Carey was criticised for his lack of neutrality on the issue by those attempting to rescue a compromise position which had been presented to the conference by a working group of bishops on human sexuality. George Carey also voted against an express condemnation (which had been present in the original form of the resolution) of homophobia. The resolution as a whole was described by one of Carey's fellow primates, Richard Holloway, Bishop of Edinburgh and Primus of the Scottish Episcopal Church, as a betrayal.

Carey said: "If this conference is known by what we have said about homosexuality, then we will have failed." The resolution, however, was the beginning of an escalating crisis of unity within the Anglican Communion around the question of human sexuality which continues. This resolution is at the heart of current divisions within the Anglican Communion on the issue. Carey was also one of those who expressly refused to sign the Cambridge Accord, which sought to reach consensus on at least the human rights of homosexuals. In an interview with Sir David Frost in 2002 he said: "I don't believe in blessing same-sex relationships because frankly I don't know what I'm blessing."[6]

George Carey was the first former Archbishop of Canterbury to publish his memoirs. The book, "Know the Truth", mentions meetings with the Prince of Wales and Camilla Parker Bowles and his thoughts that they should marry. Some in the media suggested that this might have been a breach of confidence, but Carey repudiates this. In 1998 he made a public call for the humane treatment of General Augusto Pinochet, the former dictator of Chile, who was at the time in custody in the UK. [7] [8]

In 2000, he was critical of the Congregation for the Doctrine of the Faith's document Dominus Iesus, saying that it "... did not reflect the deep comprehension that has been reached through ecumenical dialogue and cooperation [between Roman Catholics and Anglicans] during the past 30 years...the Church of England and the worldwide Anglican Communion does not for one moment accept that its orders of ministry and Eucharist are deficient in any way. It believes itself to be a part of the one, holy, catholic and apostolic Church of Christ, in whose name it serves and bears witness, here and round the world." [9]

Public statements since retirement

As Archbishop, he was active in inter-faith work, and worked for better relations with Muslims, calling for "deeper dialogue" between the two faiths. On 25 March 2004, after his retirement, he made a speech lamenting lack of democracy and innovation in Muslim countries, suggesting a lack of critical scholarship toward the Qur'an and saying that moderate Muslims should "resist strongly" the take-over of Islam by extremists. He also criticised the majority of Muslims, who do not support extremists, for not denouncing them.[10] Some viewed his speech as an outspoken attack on Islam; Carey responded "Those who took the trouble to read my lecture will have noted that I was as critical of the West, of Christianity and, for that matter, also sharply critical of Israel's policy with respect to Palestine."[11] Carey wrote an opinion piece in The Times on 10 September 2008 (p 26) in which he said "Immigration must be kept under control if we are to retain the essentials of British society that have been built up over the generations." He said: "If this scale of immigration continues, with people of different faiths, cultures and traditions coming here, what will it mean to be British?".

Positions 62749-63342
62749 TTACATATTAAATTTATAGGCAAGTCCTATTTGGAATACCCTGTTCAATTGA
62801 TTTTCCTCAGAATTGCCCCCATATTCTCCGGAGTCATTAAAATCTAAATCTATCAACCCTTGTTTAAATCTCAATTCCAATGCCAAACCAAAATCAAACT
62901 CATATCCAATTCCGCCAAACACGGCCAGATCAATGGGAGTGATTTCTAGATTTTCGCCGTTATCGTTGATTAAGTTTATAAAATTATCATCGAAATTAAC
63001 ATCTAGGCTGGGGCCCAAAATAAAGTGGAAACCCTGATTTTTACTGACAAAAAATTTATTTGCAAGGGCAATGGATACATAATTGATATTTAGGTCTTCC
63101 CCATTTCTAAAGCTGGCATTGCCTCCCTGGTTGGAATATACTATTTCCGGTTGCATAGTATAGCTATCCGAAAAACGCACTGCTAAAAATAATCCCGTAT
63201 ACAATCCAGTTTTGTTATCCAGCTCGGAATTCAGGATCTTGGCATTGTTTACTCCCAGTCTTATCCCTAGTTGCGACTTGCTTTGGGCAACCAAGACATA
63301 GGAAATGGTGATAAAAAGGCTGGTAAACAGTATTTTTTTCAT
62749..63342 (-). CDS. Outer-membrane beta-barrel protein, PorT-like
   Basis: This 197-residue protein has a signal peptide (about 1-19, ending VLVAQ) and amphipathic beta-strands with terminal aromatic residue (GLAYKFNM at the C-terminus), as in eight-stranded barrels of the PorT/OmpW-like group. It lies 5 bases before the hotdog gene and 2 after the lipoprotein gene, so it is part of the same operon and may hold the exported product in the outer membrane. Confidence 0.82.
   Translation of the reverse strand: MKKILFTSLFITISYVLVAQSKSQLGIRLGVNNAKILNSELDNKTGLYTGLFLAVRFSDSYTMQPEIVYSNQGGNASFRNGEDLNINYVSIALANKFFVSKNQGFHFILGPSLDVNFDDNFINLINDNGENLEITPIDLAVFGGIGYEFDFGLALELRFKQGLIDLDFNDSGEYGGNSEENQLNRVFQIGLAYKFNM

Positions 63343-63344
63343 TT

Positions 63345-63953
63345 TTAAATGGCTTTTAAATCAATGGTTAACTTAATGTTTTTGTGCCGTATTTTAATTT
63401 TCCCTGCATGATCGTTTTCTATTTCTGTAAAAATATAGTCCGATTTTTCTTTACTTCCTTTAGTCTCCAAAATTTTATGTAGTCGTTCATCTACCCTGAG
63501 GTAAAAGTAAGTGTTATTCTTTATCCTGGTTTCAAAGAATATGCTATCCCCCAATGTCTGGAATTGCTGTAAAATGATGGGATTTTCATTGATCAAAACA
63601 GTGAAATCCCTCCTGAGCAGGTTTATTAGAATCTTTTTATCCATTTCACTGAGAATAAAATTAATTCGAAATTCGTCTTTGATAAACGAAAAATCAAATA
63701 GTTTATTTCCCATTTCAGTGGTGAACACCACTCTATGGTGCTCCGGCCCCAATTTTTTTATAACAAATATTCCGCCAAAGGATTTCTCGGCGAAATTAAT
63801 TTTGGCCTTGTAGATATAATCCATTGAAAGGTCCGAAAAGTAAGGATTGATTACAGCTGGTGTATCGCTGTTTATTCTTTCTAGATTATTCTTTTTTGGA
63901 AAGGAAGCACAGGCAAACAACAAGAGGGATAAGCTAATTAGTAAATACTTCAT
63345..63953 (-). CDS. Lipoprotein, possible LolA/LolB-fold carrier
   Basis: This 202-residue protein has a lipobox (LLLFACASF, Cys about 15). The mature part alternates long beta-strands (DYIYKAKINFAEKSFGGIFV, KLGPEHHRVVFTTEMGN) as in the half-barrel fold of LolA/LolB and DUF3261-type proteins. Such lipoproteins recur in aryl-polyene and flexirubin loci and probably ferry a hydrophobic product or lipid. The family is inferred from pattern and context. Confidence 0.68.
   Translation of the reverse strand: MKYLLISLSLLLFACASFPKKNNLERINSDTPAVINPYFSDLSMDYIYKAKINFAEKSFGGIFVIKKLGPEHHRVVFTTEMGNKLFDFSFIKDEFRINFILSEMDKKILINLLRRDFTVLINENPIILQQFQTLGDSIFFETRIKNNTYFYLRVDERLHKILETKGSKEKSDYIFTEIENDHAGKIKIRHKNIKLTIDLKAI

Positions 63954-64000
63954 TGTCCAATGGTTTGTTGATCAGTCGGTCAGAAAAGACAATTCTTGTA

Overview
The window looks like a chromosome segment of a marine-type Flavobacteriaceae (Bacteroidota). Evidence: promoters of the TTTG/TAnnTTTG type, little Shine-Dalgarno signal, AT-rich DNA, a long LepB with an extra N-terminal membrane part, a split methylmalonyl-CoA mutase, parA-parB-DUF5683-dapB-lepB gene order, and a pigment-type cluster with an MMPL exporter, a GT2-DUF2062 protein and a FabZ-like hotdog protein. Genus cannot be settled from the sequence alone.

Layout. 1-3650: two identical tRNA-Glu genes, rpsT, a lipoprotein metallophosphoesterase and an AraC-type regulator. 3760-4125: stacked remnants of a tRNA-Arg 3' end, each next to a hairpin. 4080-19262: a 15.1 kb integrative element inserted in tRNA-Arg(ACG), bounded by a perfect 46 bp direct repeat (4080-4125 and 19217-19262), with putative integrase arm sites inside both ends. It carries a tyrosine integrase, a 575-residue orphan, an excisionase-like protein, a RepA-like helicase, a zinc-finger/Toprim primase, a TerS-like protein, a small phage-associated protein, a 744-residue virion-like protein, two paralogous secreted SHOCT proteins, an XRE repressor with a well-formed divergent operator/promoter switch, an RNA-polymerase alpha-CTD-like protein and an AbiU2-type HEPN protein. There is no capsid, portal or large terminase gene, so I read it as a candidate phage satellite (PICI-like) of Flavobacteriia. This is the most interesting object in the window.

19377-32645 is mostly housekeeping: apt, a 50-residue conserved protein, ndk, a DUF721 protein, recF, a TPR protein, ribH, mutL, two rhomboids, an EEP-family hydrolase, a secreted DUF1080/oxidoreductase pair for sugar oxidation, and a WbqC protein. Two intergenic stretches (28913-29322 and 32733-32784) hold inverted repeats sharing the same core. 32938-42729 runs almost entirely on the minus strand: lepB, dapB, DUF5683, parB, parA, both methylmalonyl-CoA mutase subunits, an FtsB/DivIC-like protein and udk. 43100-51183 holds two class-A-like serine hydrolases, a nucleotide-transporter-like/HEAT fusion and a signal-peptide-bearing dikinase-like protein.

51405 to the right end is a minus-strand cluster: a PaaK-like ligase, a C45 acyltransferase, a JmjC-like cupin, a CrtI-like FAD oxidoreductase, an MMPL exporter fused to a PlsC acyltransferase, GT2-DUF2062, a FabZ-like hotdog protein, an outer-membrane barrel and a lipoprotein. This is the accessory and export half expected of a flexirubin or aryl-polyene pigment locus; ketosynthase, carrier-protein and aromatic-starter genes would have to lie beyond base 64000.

In February 2006, he attracted more controversy by declaring in a letter to The Times that a General Synod motion supported by his successor in favour of disinvestment in a company active in the occupied territories of Israel made him ashamed to be an Anglican.[12]

Since his retirement, he has supported same-sex partnerships in secular law but continues to oppose gay marriage and the blessing of gay partnerships in church. In March 2006, he personally endorsed "with enthusiasm" a questionnaire to American bishops from what he described as "Lay Episcopalians who wish their Church to remain faithful to Orthodox Christianity" in relation to the controversy in that church over the ordination of an openly gay bishop. For this, he was chided by Frank Griswold, the Presiding Bishop of the Episcopal Church in the United States, "for allowing himself to be used by others whose political ambition is to sow division".

Carey initially said he "was not too upset" by the controversy but, in April 2006, when criticism of his post-retirement activism on a number of fronts had been voiced in an open letter,[13] he issued a public statement complaining that such comments were "mischievous and damaging to the Anglican Communion".[14] In an interview for the BBC on 23 April 2006, he said "I think this is a mischievous letter from Australia and I hope the authors will reflect and repent".[15]